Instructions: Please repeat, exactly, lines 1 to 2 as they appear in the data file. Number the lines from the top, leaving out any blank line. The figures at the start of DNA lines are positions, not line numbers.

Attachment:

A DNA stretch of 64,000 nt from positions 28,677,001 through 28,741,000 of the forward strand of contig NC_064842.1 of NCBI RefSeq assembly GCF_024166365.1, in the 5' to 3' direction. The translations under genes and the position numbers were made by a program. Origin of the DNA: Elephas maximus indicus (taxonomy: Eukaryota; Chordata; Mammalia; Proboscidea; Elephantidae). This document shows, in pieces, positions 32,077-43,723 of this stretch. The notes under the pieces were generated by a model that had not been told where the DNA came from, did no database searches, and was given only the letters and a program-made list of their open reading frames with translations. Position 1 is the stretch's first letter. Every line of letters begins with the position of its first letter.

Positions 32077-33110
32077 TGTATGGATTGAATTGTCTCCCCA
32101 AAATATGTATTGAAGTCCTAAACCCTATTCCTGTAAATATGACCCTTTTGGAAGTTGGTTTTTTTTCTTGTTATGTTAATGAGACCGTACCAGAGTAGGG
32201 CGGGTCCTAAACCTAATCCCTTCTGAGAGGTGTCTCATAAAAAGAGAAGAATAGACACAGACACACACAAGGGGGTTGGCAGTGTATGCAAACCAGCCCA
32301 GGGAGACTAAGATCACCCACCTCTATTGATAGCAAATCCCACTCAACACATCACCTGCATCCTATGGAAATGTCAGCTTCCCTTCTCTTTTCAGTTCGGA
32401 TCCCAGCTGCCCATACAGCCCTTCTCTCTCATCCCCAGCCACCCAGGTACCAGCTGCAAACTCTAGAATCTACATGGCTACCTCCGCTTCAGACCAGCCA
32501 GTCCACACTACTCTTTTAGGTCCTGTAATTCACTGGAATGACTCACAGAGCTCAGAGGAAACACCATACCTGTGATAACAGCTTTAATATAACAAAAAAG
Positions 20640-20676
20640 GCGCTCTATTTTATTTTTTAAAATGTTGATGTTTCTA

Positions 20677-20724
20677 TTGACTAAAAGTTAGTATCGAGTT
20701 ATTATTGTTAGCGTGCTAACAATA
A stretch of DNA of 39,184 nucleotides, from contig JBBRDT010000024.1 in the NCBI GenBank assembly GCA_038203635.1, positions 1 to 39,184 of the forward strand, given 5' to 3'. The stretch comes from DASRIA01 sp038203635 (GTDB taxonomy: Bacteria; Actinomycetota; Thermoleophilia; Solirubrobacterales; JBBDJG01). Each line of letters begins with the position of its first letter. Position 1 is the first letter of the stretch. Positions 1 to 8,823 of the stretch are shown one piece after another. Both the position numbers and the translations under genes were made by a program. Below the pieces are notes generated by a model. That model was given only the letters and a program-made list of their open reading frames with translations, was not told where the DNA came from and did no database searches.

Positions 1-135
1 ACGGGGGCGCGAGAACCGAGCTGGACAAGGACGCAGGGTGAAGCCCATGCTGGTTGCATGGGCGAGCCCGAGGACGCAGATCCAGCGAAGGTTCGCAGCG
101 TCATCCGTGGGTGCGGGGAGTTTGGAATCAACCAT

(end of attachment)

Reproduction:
A DNA stretch of 64,000 nt from positions 28,677,001 through 28,741,000 of the forward strand of contig NC_064842.1 of NCBI RefSeq assembly GCF_024166365.1, in the 5' to 3' direction. The translations under genes and the position numbers were made by a program. Origin of the DNA: Elephas maximus indicus (taxonomy: Eukaryota; Chordata; Mammalia; Proboscidea; Elephantidae). This document shows, in pieces, positions 32,077-43,723 of this stretch. The notes under the pieces were generated by a model that had not been told where the DNA came from, did no database searches, and was given only the letters and a program-made list of their open reading frames with translations. Position 1 is the stretch's first letter. Every line of letters begins with the position of its first letter.

Positions 32077-33110